Government announces £22m European funding to help unemployed

The government has announced £22m of new European funding to improve employment opportunities in the UK and develop people’s work skills.

Some 32 projects which focus on helping disadvantaged groups back to work will receive money from the European Social Fund (ESF), specifically set aside to deliver innovative projects across England. Projects in the current funding round will support older workers and make sure the unemployed get all the help they need to find work.

Employment minister Tony McNulty said: “We want to provide real help for unemployed people. This extra money will support people on their journey back to work and make sure they have the right skills for the jobs available.”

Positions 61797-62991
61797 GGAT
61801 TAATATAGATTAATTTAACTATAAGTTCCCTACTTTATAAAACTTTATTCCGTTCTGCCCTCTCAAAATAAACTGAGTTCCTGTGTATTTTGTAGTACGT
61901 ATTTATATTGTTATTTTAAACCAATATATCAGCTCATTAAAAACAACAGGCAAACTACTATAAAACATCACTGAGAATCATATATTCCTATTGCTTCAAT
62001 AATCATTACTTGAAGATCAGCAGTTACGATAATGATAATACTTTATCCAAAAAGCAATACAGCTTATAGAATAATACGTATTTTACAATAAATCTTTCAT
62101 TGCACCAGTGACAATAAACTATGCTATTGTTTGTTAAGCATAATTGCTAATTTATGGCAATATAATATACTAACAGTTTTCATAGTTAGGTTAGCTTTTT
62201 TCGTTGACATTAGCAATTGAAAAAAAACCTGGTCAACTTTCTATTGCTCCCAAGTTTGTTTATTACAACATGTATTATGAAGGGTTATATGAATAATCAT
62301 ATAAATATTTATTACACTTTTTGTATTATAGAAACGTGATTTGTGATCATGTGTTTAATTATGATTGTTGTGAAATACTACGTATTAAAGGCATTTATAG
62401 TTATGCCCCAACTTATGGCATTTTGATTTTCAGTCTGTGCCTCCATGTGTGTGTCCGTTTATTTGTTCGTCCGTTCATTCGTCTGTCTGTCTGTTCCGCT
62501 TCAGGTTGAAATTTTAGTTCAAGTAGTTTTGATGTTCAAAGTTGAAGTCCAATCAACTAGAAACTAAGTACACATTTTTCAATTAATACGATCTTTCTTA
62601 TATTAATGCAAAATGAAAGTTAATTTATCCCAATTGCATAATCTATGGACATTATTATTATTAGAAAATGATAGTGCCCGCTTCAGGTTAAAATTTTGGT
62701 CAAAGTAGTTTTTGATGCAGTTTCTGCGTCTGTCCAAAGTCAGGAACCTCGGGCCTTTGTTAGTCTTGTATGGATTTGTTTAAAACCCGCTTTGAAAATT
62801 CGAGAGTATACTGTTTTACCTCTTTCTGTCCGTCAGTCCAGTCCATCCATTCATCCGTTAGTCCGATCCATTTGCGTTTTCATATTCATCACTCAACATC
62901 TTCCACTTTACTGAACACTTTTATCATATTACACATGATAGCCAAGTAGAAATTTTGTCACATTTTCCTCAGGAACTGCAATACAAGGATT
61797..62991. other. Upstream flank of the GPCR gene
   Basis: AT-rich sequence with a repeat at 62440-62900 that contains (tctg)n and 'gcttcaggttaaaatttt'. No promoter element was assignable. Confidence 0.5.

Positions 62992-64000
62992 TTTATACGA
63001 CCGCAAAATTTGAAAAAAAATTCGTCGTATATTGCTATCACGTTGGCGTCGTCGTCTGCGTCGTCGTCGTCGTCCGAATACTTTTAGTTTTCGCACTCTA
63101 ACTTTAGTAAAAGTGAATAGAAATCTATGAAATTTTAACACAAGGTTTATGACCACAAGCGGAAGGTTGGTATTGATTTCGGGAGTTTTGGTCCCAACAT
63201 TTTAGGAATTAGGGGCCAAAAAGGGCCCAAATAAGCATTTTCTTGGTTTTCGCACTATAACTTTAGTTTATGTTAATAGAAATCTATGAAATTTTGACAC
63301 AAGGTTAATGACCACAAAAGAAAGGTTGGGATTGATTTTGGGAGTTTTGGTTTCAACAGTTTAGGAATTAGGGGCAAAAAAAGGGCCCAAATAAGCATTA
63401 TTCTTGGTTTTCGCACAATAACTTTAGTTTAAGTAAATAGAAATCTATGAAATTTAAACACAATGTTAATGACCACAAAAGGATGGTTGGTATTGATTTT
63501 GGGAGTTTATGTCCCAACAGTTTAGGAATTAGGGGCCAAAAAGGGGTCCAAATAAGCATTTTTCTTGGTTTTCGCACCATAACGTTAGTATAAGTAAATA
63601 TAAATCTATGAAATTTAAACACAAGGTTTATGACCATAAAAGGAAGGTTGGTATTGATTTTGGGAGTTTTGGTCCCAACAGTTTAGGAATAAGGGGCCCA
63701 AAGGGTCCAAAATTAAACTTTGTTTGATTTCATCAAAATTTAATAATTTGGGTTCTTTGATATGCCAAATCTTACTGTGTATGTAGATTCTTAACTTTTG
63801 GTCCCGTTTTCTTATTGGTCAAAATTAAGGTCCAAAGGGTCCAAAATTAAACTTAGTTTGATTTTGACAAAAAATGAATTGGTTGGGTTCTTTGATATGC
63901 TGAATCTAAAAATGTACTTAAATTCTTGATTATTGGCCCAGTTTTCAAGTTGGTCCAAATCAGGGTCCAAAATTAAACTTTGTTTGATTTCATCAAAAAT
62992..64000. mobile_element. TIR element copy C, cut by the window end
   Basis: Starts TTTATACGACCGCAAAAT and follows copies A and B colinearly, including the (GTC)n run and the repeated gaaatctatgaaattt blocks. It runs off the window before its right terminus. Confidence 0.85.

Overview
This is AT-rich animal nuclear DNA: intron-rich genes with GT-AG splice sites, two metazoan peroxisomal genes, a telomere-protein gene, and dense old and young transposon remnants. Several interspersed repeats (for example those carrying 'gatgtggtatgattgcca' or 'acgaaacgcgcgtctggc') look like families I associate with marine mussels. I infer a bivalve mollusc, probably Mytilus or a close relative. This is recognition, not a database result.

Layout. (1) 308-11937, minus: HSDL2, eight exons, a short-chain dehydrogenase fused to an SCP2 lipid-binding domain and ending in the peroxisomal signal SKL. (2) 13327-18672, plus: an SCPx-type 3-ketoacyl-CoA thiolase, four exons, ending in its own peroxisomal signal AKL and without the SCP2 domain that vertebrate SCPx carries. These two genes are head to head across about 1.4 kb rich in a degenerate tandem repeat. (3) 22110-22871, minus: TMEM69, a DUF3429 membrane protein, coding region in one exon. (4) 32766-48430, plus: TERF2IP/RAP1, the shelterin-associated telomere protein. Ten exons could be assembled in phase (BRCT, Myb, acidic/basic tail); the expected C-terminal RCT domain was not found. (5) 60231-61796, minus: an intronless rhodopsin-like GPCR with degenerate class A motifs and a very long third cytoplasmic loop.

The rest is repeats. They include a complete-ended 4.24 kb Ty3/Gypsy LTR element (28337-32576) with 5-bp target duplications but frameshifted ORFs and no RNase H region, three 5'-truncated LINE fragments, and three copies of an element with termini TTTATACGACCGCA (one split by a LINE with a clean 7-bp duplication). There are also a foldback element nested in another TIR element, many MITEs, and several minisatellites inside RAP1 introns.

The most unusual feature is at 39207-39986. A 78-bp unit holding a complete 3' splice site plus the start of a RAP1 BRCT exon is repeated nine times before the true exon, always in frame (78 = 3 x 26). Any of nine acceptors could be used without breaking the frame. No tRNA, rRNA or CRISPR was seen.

Three of the projects will directly support City Strategy Pathfinders in East London, Tyne and Wear and West London. The Pathfinders are aimed at tackling localised pockets of worklessness.

Projects are expected to start between 1 April and 30 June. Each project is required to work with at least one other EU country to share good practice.

In 2007, the European Social Fund said it would give England £4bn to improve jobs and skills over the next seven years, 50% less than the amount awarded between 2000 and 2006. The fund was set up 50 years ago to improve employment opportunities in the European Union.

Meanwhile, the Scottish government has secured £5.6m funding from the ESF to help workers strengthen their existing skills, boost employability and help Scottish businesses survive the downturn. The funding will be allocated to 33 projects across the Highlands and Islands, and is expected to benefit up to 7,000 workers.

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